The Cato Institute’s Josh Blackman explains the unraveling of Obamacare.
In a brief moment of candor, former-president Clinton called the ACA’s collapse “the craziest thing in the world,” and lamented that people who liked their insurance have found their “premiums doubled and their coverage cut in half.” The law wasn’t supposed to implode so quickly. Its success was supposed to pave the way for advocates to enact universal health care in five or ten years, but that didn’t pan out. So now, never letting a crisis go to waste, President Obama and Hillary Clinton are prematurely scurrying to back “a public plan to compete alongside private insurers.”
The radical transformation of our health-care system is closer than you may think. A Clinton presidency would have two routes to impose single payer.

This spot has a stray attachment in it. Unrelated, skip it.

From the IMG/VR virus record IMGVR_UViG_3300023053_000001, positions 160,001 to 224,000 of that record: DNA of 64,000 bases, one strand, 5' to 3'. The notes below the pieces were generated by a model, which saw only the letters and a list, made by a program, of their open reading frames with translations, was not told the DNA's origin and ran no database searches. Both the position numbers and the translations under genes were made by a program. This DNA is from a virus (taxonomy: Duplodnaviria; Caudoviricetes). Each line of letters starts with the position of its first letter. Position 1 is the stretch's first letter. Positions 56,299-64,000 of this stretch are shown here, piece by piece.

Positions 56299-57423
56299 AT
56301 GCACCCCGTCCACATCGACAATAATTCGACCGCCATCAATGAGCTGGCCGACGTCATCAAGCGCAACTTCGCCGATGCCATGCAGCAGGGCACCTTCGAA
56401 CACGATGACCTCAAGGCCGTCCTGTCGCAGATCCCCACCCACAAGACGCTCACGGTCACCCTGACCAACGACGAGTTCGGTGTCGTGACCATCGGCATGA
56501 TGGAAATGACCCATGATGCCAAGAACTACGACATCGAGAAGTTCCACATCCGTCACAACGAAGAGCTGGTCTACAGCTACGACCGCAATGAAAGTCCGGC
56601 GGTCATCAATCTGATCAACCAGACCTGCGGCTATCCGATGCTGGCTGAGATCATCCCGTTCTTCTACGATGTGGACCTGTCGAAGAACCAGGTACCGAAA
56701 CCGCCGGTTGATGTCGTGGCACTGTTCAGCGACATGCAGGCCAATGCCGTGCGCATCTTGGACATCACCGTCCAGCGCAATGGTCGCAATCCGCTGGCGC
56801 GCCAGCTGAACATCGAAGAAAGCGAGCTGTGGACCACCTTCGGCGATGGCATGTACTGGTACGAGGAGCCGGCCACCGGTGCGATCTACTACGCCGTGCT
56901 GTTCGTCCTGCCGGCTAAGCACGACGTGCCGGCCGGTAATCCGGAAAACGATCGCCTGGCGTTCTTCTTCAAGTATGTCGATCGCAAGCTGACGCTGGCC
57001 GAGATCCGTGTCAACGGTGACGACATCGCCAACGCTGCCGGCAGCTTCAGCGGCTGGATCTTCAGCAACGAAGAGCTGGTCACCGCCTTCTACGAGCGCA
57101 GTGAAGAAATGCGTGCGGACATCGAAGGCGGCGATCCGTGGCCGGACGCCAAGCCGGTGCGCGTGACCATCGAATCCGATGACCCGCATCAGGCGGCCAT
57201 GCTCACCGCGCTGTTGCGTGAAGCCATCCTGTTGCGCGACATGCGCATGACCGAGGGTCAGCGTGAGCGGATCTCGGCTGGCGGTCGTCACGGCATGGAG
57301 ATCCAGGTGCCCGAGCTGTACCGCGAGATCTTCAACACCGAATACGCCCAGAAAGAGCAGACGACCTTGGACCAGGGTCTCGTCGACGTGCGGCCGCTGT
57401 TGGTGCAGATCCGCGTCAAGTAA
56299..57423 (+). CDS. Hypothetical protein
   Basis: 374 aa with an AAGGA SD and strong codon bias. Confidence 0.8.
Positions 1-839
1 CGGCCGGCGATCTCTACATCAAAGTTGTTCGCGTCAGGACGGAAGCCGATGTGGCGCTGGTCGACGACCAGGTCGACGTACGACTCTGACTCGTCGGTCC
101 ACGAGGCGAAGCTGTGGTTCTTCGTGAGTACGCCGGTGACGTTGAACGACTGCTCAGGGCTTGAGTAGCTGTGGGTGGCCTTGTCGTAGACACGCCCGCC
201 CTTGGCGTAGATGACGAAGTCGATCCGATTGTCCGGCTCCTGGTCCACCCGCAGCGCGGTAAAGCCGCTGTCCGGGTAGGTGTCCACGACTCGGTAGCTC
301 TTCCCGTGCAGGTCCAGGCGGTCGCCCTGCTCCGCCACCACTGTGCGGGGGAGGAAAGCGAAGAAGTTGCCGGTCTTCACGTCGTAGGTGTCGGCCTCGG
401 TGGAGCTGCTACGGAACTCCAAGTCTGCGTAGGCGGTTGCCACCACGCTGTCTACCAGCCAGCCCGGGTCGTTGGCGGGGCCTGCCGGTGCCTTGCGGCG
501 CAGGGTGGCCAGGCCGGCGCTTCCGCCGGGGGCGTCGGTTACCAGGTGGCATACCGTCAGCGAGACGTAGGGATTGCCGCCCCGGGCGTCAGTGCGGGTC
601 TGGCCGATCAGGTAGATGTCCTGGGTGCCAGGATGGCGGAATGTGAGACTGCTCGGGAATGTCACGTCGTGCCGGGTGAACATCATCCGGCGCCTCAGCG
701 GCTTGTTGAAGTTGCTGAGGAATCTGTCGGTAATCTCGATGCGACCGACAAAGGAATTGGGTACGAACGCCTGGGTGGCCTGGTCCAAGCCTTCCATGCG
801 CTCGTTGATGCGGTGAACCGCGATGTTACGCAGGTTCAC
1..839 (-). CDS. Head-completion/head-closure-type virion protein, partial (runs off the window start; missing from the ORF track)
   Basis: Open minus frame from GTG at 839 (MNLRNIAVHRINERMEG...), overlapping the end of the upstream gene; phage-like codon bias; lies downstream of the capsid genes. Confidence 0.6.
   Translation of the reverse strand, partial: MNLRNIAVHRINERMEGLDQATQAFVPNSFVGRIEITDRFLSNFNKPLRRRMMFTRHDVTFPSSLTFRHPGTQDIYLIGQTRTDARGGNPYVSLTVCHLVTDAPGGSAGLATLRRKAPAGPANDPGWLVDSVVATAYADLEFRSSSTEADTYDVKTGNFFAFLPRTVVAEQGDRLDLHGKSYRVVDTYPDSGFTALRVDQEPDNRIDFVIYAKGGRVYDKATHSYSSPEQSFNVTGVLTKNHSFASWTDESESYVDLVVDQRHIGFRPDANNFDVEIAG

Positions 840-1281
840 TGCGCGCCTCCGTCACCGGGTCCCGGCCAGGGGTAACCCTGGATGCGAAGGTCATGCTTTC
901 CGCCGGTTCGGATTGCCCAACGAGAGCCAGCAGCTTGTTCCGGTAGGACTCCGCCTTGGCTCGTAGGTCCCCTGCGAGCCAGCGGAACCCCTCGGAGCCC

Second, she could enact a public option through budget reconciliation, provided Democrats control both chambers of Congress.
The sole glimmer of hope is that these same two mechanisms could be employed by a Republican administration to unravel the Affordable Care Act. First, the executive branch could grant conservative states a waiver to experiment with more flexible health-care markets. Second, if Republicans controlled both chambers of Congress, the reconciliation process could be used to rescind the law’s costly and confining mandates on a national scale.